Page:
5 Companies You Didn’t Know Filed for Bankruptcy

Do you think bouncing back from bankruptcy is impossible? Think again! It’s not uncommon for formerly bankrupt companies to come back even better than before.
Often, society changes, and it’s up to business owners to stay with the times. Failing to properly pivot at the right time can lead to a financial setback, but filing for bankruptcy has helped hundreds of businesses get back on their feet.
Read on to learn about five surprising companies that have filed for bankruptcy in the past.

1. Marvel Entertainment

Something about superheroes has always captured the attention and hearts of Americans, so it might be a surprise to learn that Marvel Entertainment was forced into bankruptcy in 1996.
Marvel Entertainment was enjoying plenty of profits prior to the ‘90s, but after that time, comic books stopped being popular. By 1996, the company had failed to pivot its business model, so they were struggling to make any profits at all. As a result, the company couldn’t pay back its creditors. The same year, they had to file for a Chapter 11 bankruptcy.
Filing for bankruptcy helped Marvel Entertainment restructure their business model, and it also helped them come up with a great idea. They decided to essentially ‘auction off’ their superhero characters to different film producers. Now, they’ve earned a whopping $15 billion (https://www.thewrap.com/how-marvel-went-from-bankruptcy-to-hollywoods-most-successful-franchise/) in worldwide box office sales alone!

2. Hostess

Twinkies have always been a beloved snack, but you might not know that Hostess Brands actually went bankrupt in 2012. Despite making popular snacks like Ho-Hos and Ding Dongs, the company was struggling to pay off the interest on its debts. Over time, the interest became too big to overcome, so Hostess filed for a Chapter 11 bankruptcy.
Initially, consumers were worried that their popular snacks would be off the shelves for good. Thankfully, Metropoulos purchased Hostess Brands in 2013. Within the year, they had Twinkies circulating on the shelves once again.

3. Sbarro

If you’ve ever been to a shopping mall food court, then you’ve likely seen the delicious, massive pizza slices offered at Sbarro restaurants. Despite being well-recognized and in over 600 shopping malls, Sbarro fell into financial turmoil in 2011. They filed for Chapter 11 bankruptcy and tried to continue. Although their pizza product is great, Sbarro wasn’t able to pivot from shopping mall diners to other types of restaurants. As a result, they had to file for bankruptcy again in 2014. Although they’ve struggled, Sbarro has once again attempted to re-brand itself as a casual pizza place rather than a mall kiosk.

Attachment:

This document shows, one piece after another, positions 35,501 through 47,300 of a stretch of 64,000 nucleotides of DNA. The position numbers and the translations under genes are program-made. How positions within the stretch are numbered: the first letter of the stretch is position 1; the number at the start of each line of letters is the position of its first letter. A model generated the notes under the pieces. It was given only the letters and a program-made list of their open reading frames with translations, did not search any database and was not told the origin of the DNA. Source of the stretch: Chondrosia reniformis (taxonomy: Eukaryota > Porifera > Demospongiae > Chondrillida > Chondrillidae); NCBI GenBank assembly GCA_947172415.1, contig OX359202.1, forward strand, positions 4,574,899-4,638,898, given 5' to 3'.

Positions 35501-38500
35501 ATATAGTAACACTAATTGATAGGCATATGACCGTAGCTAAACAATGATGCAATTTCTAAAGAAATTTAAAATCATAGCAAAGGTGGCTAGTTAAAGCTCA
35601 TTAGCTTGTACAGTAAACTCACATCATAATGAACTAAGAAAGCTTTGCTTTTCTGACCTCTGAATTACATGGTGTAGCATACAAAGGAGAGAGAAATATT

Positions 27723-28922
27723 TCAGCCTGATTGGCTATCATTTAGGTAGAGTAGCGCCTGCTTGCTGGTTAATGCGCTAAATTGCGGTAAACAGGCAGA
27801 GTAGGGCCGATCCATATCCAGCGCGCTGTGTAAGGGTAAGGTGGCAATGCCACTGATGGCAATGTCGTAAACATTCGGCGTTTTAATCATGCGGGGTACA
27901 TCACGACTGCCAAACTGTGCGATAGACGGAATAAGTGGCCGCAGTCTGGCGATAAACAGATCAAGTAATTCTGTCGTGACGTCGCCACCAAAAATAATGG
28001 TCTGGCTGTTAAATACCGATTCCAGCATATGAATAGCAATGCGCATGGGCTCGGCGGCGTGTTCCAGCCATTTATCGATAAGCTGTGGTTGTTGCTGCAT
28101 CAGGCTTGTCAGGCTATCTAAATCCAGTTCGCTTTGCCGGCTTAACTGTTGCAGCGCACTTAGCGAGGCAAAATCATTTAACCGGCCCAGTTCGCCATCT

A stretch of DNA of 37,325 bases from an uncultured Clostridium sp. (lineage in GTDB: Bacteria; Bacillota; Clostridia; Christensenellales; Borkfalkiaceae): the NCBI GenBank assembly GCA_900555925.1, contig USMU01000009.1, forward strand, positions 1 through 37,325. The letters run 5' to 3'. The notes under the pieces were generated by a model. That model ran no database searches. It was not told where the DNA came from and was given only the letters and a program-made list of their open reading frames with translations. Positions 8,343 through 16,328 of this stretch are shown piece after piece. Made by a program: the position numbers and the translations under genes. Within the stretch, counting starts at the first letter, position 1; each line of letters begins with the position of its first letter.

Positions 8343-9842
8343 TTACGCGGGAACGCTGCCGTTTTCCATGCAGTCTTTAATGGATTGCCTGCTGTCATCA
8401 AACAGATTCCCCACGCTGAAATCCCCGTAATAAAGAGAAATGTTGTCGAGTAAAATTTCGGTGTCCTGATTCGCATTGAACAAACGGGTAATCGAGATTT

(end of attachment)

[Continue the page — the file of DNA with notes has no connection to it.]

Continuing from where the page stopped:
4. Texaco

Remember when one of the biggest gas station chains was Texaco? It seemed sudden when all the Texaco stores started to disappear, but the reason why is because the company had to file for bankruptcy after battling with Pennzoil Co for years in court.
Prior to their legal challenges, Texaco Inc. was considered the nation’s third-largest oil company. After a bank ruling said they owed over $10.5 billion in damages to Pennzoil, the company quickly succumbed to financial despair. In 1987, they filed for a Chapter 11 bankruptcy. While the company was in a bad spot, they were able to renegotiate their debts and settle with Pennzoil for $3 billion.

5. Converse

Converse may be a 112-year-old company, but they’ve faced their fair share of financial troubles in the past, too. Converse made a mark when they created the iconic Chuck Taylor sneaker in the ‘80s, but the shoe slowly fell out of popularity. Converse failed to adapt, and they quickly started losing profits. By 2001, the company was struggling so much that they had to file for bankruptcy.
So, what changed between then and now? Now, Converse is a $1.4 billion business (https://qz.com/129238/how-converse-went-from-bankruptcy-to-a-1-4-billion-business/). After struggling in 2001, the company decided to change its canvas sneaker into a literal canvas. Suddenly, the iconic shoe became much more attractive to consumers.
Bankruptcy Isn’t Just for Big Businesses
Big businesses often have legal advisors who know when it’s time to pull the financial plug. Filing for bankruptcy offers a lot of protection for investors or individuals who are tied up with massive loads of debt.

Bankruptcy isn’t just for big businesses, though. Individuals can find protection and advantages through a bankruptcy claim, too. If you currently find yourself underwater on your loans or bogged down in debt, then we can help. Reach out to our bankruptcy attorneys now at (888) 348-2616 to learn more about your options.

James Roswold
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James Roswold is a Kansas & Missouri personal injury, workers comp, and medical malpractice attorney.